The U.S. Department of Education’s National Institute on Disability and Rehabilitation Research has awarded a $4.75 million grant to the University of Pittsburgh to create the Rehabilitation Engineering Research Center (RERC) on Spinal Cord Injury.
The University of Pittsburgh School of Health and Rehabilitation Sciences (SHRS) designed the center to address significant issues for people with spinal cord injury. The RERC team and collaborators include the department of rehabilitation science and technology, the department of physical medicine and rehabilitation, the McGowan Institute for Regenerative Medicine and the department of Occupational Therapy at the University of Pittsburgh, in addition to Case Western Reserve University, Northwestern University, Baylor College of Medicine, IBM and Immunetrics.
Spinal cord injuries result in a particularly debilitating array of conditions that compromise mobility, accessibility, social interactions, employment and other important dimensions of life. The RERC will research, develop and evaluate innovative technologies and approaches to improve the treatment, rehabilitation, employment and reintegration into society of people with spinal cord injuries.
One critical focus of the RERC’s research will be to create mathematical models of inflammation and healing, which can vary extensively among individuals. “We believe that the occurrence of pressure ulcers, Urinary Tract Infection and musculoskeletal injuries that stem from spinal cord injury can be attributed to systemic inflammation,” said David M. Brienza, Ph.D., director of the center and professor in the department of rehabilitation science and technology at the University of Pittsburgh. “We also believe that it is necessary to understand and be able to predict responses to inflammation in order to develop novel, patient-specific therapies for spinal cord injury.”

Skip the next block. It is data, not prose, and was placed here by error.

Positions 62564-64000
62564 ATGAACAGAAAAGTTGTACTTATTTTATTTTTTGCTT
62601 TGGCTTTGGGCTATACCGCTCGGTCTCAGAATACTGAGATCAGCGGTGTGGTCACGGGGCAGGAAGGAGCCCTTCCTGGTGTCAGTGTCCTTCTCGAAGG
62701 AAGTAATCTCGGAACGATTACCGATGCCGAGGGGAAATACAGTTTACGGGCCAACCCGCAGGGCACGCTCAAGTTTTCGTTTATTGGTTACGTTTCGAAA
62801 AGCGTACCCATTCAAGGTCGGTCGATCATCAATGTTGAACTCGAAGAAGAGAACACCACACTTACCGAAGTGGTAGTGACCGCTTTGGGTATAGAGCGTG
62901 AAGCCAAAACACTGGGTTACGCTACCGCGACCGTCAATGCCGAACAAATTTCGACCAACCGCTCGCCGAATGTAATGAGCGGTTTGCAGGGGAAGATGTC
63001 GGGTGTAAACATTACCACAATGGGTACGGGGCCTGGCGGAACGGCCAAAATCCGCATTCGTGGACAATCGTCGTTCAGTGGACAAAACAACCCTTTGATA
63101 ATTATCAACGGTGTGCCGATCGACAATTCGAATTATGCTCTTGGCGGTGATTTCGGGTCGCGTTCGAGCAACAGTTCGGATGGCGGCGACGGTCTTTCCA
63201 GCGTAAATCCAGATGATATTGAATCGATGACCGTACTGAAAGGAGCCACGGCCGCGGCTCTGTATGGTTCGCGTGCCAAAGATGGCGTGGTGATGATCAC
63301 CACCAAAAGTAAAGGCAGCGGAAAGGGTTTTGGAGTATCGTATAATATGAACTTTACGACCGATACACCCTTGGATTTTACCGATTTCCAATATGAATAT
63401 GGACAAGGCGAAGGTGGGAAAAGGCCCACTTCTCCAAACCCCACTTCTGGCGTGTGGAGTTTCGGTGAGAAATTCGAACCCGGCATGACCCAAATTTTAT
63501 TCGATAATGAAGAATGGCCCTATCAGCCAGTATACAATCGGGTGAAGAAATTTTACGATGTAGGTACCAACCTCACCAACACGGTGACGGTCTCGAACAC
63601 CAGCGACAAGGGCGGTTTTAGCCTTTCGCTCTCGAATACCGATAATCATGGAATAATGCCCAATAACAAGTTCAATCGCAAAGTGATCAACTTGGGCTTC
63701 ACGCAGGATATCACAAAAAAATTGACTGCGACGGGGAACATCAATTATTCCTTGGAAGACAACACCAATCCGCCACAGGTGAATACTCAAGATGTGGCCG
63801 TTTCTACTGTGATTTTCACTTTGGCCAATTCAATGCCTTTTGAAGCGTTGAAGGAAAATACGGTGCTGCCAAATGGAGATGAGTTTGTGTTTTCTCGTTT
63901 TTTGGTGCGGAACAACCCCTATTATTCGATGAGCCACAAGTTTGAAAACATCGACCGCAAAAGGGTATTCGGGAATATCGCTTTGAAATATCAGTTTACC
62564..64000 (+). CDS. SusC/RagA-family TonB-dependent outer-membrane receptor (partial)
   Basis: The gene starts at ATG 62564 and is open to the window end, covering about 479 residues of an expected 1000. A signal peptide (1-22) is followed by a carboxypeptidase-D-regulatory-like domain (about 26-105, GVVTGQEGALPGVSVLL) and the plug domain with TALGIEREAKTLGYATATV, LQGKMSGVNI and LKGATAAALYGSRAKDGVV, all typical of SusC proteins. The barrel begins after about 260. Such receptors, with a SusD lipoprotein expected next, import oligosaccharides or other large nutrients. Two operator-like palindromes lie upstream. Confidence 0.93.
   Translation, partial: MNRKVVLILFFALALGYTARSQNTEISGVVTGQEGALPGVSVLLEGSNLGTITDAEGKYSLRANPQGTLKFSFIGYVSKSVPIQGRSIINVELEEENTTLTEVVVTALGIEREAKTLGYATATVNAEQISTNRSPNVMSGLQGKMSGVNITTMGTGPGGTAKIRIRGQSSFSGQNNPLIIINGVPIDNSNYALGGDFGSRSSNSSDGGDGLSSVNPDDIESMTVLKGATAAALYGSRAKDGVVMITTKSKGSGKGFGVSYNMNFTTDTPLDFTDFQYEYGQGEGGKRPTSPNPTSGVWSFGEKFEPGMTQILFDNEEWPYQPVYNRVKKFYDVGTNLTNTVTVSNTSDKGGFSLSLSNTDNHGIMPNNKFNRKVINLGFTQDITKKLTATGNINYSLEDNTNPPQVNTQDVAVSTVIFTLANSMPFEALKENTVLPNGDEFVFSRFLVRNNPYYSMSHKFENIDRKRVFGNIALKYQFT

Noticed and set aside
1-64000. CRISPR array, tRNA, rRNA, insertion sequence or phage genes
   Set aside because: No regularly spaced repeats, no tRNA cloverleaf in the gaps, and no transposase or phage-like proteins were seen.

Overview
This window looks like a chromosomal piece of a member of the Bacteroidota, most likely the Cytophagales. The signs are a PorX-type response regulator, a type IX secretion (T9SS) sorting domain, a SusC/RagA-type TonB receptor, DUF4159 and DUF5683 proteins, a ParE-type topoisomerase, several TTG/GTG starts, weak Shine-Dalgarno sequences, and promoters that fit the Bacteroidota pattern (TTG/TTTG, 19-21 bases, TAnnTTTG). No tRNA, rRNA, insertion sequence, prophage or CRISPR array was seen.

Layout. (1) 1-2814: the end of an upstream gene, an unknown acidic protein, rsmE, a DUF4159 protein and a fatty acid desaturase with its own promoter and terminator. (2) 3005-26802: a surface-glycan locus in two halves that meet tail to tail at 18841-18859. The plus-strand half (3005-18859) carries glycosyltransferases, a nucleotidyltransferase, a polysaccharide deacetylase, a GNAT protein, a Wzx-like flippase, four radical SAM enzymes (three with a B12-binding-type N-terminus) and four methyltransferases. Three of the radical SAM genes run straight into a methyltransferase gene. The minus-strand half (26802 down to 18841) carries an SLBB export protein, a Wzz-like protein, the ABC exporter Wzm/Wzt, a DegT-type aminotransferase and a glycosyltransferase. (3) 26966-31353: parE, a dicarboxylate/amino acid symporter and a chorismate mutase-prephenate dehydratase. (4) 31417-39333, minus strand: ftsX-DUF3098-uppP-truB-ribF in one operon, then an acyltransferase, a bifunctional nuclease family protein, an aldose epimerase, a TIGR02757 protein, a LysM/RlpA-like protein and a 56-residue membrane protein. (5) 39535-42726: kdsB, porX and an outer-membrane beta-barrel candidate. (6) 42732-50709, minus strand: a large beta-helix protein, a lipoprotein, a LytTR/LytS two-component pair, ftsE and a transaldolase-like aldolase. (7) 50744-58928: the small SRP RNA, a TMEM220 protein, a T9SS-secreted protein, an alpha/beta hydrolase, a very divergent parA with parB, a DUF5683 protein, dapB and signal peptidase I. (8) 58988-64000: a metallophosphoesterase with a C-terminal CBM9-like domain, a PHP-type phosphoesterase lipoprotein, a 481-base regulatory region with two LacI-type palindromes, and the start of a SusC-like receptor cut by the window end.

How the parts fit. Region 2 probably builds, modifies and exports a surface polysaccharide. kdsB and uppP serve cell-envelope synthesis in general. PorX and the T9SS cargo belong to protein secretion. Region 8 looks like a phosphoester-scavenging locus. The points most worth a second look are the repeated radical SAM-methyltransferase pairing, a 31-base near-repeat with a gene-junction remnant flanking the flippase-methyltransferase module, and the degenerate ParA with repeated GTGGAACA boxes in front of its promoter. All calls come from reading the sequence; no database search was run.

These models may be used to develop novel technologies for detecting pressure ulcers and preventing shoulder injuries among wheelchair users, to improve evaluation of bladder function and musculoskeletal injuries and to assess therapies for individual patients. In addition, the RERC will disseminate information, train future researchers and transfer technology concepts to manufacturers.
Faculty from the departments of surgery and critical care medicine at the University of Pittsburgh, collaborating with SHRS researchers, have pioneered the computational approaches to develop and calibrate models of the inflammatory process. “We now have four substantial grants that are based on computational simulation and modeling inflammation,” noted Clifford E. Brubaker, Ph.D., dean of the School of Health and Rehabilitation Sciences. “I believe that this research will have important and pervasive influences on the formulation of new therapeutic procedures and the practice of rehabilitation.”
The Department of Rehabilitation Science and Technology (RST) was established within the School of Health and Rehabilitation Sciences at the University of Pittsburgh in 1994. RST was created to provide leadership in research, education and clinical practice related to the rehabilitation of individuals with disabilities. Today, RST continues this commitment to rehabilitation through its exemplary graduate education programs, world-class research initiatives and strong, consumer-oriented clinical and community programs. The department houses a clinical center for assistive technology and several national research centers focused on improving critical technology that enables people with disabilities to go about their daily lives.